Horses require a period of gradual warm up for proper muscle function.
Cold muscles injure easily.
Therefore, you should begin by walking in both directions, advance to a trot/jog (again in both directions) before advancing to a canter/lope.
Walking your horse after a workout is essential to cool down its muscles and avoid cramps.
This may be done mounted, but it is preferable for the rider to lead the horse on the ground.
This also allows you to loosen the cinch so that your horse may breathe more easily.
Your horse is cooled down enough when its breathing has returned to normal without nostril dilation and when its chest and neck have dried. Mounting Safe and proper riding begins with safe mounting.
Different styles of riding have slightly different methods of mounting, but both maintain some basic principles: Before mounting your horse, always lead it to an open location where you wish to mount, ensuring that you are a reasonable distance from other horses.
Check your equipment to ensure that it is all adjusted correctly.
Check the cinch/girth and if it requires adjustment, tighten it before you proceed with mounting.
It is important that your horse does not move while you mount.
Adjust the reins evenly with enough tension to feel the bit so that you can hold your horse steady. 198 4 – H H o r s e P r o j e c t M a n u a l – Riding The eyes and ears of your horse can communicate to you if the horse is going to shy or bolt when you mount.
Therefore, as you mount, you should watch your horse’s head for such signs.
Short riders may need to use a mounting block to help them mount.
It should be solid and safe.
A mounting block may help to reduce pulling and strain on a horse’s back. If you ride Western, you would proceed to mount using the following steps: 1. 2.
Stand on the left side of your horse and place the reins over your horse’s head.
Take up the reins in your left hand, tight enough to keep your horse from stepping forward.
Lay the bight(loose ends) of your reins on the near side (when riding with a leverage bit), or crossed (when using a snaffle bit).
For utmost safety using a leverage bite, the reins may be crossed while mounting.
Then after mounting, both reins may be placed on the near side.
Face either the same direction as your horse, or face the side of your horse, using your peripheral vision to keep an eye on your horse’s head.
Be careful not to push your toe into the horse’s side.
Place your left hand on your horse’s neck in front of the withers, grasping the horse’s mane or the saddle pad if necessary.
Hold the stirrup with your right hand and place your left foot in the stirrup.
Your right hand may also be used on your left shin to help guide your foot into the stirrup.
If you are tall enough, your right hand may immediately be placed on the base of the horn (never on the cantle).
Grasp the saddle horn with your right hand and push up off the ground with your right leg.
Bouncing once or twice helps the shorter rider create energy to push themselves up rather than pulling heavily with their arms and stressing the horse’s withers.
Lift yourself to a standing position with your weight on the left stirrup.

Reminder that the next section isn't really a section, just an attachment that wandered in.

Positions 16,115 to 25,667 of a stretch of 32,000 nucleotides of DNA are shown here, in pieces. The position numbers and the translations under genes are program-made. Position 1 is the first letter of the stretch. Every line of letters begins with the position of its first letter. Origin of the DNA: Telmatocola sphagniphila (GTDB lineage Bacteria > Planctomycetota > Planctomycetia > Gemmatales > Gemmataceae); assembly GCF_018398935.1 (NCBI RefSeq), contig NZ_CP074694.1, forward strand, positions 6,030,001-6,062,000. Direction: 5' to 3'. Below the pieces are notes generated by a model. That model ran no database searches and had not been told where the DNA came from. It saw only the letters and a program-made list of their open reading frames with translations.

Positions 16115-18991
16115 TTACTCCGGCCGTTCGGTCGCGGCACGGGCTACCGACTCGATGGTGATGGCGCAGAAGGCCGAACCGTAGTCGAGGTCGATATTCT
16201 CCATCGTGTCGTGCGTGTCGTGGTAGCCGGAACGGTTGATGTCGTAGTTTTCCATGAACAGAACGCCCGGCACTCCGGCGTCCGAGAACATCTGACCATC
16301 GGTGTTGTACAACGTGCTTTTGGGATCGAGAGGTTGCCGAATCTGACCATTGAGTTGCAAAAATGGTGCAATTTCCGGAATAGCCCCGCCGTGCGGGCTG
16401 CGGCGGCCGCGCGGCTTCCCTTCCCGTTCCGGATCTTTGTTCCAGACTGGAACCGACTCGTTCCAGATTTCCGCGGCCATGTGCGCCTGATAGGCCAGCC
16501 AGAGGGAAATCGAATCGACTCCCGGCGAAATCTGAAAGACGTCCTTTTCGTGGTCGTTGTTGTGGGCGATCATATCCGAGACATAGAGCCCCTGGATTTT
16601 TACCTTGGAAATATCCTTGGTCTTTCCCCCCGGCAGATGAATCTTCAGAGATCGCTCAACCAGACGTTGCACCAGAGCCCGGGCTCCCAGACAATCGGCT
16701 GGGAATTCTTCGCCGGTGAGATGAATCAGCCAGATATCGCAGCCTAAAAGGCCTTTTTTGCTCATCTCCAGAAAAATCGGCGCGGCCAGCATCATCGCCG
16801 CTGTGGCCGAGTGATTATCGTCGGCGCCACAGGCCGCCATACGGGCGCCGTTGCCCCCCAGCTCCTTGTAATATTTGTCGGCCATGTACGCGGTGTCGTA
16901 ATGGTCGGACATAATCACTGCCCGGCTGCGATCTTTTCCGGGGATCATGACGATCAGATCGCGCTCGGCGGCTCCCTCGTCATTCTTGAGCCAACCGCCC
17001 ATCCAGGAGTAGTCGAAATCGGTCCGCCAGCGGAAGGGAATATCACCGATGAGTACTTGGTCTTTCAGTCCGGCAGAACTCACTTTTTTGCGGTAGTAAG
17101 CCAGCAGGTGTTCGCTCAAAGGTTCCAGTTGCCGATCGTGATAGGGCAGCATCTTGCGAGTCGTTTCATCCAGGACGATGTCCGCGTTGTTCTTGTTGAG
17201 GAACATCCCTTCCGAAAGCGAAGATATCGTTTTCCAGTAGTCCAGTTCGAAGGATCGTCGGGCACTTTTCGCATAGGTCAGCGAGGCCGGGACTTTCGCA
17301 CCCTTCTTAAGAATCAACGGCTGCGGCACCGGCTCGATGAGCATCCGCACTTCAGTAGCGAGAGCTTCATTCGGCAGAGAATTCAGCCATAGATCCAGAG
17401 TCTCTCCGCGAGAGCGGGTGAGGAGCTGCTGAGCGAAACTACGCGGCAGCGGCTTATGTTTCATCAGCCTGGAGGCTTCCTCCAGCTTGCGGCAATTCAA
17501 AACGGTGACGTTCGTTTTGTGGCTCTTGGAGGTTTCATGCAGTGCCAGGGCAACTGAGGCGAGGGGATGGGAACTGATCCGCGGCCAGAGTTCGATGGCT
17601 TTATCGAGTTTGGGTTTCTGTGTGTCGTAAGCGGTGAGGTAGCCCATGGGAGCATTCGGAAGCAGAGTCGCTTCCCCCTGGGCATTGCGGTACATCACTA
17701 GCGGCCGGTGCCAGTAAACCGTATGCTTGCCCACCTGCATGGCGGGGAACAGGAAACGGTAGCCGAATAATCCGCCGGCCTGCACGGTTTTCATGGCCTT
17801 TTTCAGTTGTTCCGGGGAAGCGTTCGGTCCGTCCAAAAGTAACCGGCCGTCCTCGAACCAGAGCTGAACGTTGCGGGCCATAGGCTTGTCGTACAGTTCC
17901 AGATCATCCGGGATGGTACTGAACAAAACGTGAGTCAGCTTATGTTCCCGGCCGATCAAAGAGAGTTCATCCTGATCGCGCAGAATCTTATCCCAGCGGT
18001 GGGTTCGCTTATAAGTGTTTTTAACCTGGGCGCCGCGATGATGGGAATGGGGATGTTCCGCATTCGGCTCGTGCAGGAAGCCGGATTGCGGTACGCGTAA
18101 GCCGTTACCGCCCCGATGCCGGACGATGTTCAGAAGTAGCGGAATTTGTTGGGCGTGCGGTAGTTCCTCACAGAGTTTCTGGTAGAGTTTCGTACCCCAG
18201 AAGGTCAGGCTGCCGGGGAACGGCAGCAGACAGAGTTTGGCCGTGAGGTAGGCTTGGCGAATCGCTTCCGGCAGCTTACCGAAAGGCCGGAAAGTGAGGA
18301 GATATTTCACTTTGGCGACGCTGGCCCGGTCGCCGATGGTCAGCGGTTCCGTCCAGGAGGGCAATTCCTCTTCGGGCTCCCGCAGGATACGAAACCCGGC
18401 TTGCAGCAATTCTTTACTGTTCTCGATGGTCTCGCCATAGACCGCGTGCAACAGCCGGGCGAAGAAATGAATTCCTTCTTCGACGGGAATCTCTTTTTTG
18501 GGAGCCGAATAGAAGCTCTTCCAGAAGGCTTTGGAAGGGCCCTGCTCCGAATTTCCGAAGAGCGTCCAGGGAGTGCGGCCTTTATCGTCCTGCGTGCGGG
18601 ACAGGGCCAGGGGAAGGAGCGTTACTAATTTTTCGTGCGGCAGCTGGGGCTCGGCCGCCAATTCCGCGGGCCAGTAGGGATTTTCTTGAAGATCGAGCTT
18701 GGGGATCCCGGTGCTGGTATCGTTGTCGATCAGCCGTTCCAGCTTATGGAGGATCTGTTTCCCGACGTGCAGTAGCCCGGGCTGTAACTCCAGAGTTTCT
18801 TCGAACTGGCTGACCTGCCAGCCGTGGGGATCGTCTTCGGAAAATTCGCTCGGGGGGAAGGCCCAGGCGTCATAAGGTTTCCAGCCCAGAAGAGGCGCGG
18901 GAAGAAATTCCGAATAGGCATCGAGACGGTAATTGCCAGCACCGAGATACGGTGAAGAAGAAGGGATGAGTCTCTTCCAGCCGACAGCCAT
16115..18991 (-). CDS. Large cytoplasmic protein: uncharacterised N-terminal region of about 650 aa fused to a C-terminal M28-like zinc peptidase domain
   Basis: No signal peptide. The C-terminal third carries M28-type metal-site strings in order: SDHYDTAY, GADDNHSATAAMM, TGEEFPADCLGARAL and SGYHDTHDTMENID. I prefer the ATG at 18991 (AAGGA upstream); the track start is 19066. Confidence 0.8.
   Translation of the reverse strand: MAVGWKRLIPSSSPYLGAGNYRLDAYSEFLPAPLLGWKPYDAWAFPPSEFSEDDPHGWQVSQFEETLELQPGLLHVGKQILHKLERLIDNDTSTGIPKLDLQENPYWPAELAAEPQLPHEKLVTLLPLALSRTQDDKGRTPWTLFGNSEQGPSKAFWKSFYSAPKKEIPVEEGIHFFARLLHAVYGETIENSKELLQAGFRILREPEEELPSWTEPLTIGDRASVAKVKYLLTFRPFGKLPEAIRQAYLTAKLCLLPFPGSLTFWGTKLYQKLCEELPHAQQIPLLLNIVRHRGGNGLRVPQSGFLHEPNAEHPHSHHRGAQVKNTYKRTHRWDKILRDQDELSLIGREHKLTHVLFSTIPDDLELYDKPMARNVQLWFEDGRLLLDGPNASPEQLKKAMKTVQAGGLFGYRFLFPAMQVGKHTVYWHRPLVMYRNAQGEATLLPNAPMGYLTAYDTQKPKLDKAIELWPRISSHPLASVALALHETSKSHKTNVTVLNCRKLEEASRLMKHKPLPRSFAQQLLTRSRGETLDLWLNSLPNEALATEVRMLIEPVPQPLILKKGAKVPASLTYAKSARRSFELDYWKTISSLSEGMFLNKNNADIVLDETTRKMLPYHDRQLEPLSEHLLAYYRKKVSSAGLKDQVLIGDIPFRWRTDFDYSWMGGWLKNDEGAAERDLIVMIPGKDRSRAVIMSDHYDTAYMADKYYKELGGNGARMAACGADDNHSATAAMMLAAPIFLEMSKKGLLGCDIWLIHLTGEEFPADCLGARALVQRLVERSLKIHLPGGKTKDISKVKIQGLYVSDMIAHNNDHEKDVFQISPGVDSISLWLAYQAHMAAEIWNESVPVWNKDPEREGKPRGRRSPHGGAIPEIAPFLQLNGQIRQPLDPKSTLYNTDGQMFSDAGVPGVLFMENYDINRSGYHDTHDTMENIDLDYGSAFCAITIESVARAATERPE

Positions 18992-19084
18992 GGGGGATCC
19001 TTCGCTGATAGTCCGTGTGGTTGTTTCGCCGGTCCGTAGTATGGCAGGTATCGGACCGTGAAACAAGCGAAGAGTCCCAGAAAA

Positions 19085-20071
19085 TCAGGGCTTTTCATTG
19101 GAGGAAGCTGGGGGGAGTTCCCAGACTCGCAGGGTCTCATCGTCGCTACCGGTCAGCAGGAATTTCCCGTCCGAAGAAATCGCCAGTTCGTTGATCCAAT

Pass your right leg over the saddle without touching your horse.
Sit down gently in the saddle.
Put your right foot into the right stirrup (without leaning over to guide your foot into the stirrup with your hand).
Recenter your saddle.
Take up the reins and adjust them. 199 Riding 3. 4. 5. 6. 7. 8. 9. 10. 11. 4 – H H o r s e P r o j e c t M a n u a l – Riding If you ride English, you would proceed to mount using the following steps: 1.
When leading a horse saddled with an English saddle, you should keep the stirrup irons run up (so they don’t bang the horse’s sides).
When preparing to mount, your adjustment of equipment will include lowering the stirrup irons, and adjusting their length as well as checking the girth and tightening if necessary.
As you pull the stirrup irons down, keep them away from the horse’s sides so that they do not knock him.
When they are fully down, place them gently back against his sides.
Place the reins over your horse’s head.
Stand on the left side of your horse and take the reins in your left hand, with the reins even and short enough to hold the horse steady.
Facing slightly towards the forequarters, with your left hand, grasp your horse’s mane at the withers (not the pommel of the saddle).
With your right hand turn the stirrup iron clockwise towards you.
Put your left foot into the stirrup, turning your toes into the girth, to avoid gouging your horse in its side.
Place your right hand on the offside (right) side of the saddle.
Turn slightly to face the side of your horse.
Push with your right foot to spring off the ground, then transfer your weight onto your left foot which is resting in the stirrup.
You should be facing into your horse when you leave the ground.
Lean slightly forward, keeping your body close to the horse.
Bring your right foot close to your left.
As you pass your right leg over the saddle without touching your horse, bring your right hand to the forward arch.
This will help you support and balance your upper body.
Sit down gently in the saddle.
Put your right foot into the right stirrup iron (without leaning over to grasp the stirrup with your right hand).
Take the reins with both hands and adjust them. 2. 3. 4. 5. 6. 7. 8. 9.
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